Kurt Vonnegut’s “Slaughterhouse-Five” Quotes (61 Quotes)





    Trout's leading robot looked like a human being, and could talk and dance and so on, and go out with girls. And nobody held it against him that he dropped jellied gasoline on people. But they found his halitosis unforgivable. But then he cleared that up, and he was welcomed to the human race.



    It is just an illusion here on Earth that one moment follows another one, like beads on a string, and that once a moment is gone, it is gone forever.

    The city was blacked out because bombers might come, so Billy didn't get to see Dresden do one of the most cheerful things a city can do when the sun goes down, which is to wink its lights on one by one.

    We went to the New York World's Fair, saw what the past had been like, according to the Ford Motor Car Company and Walt Disney, saw what the future would be like, according to General Motors. And I asked myself about the present: how wide it was, how deep it was, how much was mine to keep.

    Billy's smile as he came out of the shrubbery was at least as peculiar as Mona Lisa's, for he was simultaneously on foot in Germany in 1944 and riding his Cadillac in 1967.

    It is so short and jumbled and jangled because there is nothing intelligent to say after a massacre. Everybody is supposed to be dead...everything is supposed to be very quiet...and it always is, except for the birds.

    The dog, who had sounded so ferocious in the winter distances, was a female German Shepherd. She was shivering. Her tail was between her legs. She had been borrowed that morning from a farmer. She had never been to war before. She had no idea what game was being played. Her name was Princess.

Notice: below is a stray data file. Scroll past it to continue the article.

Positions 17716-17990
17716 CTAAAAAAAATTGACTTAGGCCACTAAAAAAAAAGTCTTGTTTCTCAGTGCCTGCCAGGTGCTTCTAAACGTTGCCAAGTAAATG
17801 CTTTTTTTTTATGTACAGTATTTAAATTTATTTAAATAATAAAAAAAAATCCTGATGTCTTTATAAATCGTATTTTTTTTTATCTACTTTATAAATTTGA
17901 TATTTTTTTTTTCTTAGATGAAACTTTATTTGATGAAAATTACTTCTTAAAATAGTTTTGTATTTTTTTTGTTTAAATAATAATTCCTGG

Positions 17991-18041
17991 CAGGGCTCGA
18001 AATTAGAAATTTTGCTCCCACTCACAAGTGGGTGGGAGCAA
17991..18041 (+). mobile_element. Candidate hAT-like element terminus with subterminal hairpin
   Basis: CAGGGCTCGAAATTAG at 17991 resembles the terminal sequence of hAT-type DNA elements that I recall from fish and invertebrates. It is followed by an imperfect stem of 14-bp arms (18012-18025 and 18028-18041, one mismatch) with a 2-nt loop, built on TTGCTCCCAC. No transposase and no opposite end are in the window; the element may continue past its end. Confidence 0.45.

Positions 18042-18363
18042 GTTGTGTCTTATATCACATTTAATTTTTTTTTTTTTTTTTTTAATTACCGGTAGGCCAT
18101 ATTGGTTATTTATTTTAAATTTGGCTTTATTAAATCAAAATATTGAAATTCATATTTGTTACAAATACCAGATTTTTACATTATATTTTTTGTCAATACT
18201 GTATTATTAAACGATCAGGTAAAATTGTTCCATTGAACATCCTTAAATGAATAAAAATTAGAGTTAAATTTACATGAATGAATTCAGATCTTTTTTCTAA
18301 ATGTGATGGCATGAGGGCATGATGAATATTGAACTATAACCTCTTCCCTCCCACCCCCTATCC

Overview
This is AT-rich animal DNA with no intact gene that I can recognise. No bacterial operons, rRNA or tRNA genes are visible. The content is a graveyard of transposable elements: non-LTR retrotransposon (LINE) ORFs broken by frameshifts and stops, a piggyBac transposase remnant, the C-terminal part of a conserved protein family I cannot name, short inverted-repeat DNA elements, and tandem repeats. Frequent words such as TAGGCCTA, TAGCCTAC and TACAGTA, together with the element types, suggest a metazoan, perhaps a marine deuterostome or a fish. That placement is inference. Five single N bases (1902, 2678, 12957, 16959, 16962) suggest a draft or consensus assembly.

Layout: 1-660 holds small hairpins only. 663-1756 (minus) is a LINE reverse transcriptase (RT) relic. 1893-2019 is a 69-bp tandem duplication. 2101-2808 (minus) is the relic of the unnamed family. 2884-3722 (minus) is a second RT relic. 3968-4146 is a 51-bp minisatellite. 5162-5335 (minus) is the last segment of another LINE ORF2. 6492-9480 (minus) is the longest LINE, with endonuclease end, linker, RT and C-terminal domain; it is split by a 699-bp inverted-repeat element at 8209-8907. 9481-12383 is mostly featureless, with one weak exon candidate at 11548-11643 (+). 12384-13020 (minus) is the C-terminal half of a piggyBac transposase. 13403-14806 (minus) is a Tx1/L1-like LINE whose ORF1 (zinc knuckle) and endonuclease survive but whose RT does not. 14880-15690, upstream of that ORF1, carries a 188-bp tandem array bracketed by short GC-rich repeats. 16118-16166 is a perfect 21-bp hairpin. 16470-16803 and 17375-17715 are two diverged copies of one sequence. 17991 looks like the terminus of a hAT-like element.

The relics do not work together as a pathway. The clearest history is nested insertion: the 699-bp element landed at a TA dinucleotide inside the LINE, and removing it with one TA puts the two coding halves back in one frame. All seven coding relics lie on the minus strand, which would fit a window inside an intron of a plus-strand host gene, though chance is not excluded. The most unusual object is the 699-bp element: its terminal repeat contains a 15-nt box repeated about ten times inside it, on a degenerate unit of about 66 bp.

What we love in our books are the depths of many marvelous moments seen all at once.There is no beginning, no middle, no end, no suspense, no moral, no causes, no effects. When seen all at once, they produce an image of life that is beautiful and surprising and deep.

    Earthlings are the great explainers, explaining why this event is structured as it is, telling how other events may be achieved or avoided.




    Echolalia is a mental disease which makes people immediately repeat things that well people around them say. But Billy didn't really have it. Rumfoord simply insisted, for his own comfort, that Billy had it. Rumfoord was thinking in a military manner: that an inconvenient person, one whose death he wished for very much, for practical reasons, was suffering from a repulsive disease.

    Later on in life, the Tralfamadorians would advise Billy to concentrate on the happy moments of his life, and to ignore the unhappy ones - to stare only at pretty things as eternity failed to go by.

    The nicest veterans in Schenectady, I thought, the kindest and funniest ones, the ones who hated war the most, were the ones who'd really fought.

    When the bombers got back to their base, the steel cylinders were taken from the racks and shipped back to the United States of America, where factories were operating night and day, dismantling the cylinders, separating the dangerous contents into minerals. Touchingly, it was mainly women who did this work. The minerals were the shipped to specialists in remote areas. It was their business to put them into the ground, to hide them cleverly, so that they would never hurt anybody ever again.



    The river was the Hudson. There were carp in there and we saw them. They were as big as atomic submarines. We saw waterfalls, too, streams jumping off cliffs into the valley of the Delaware.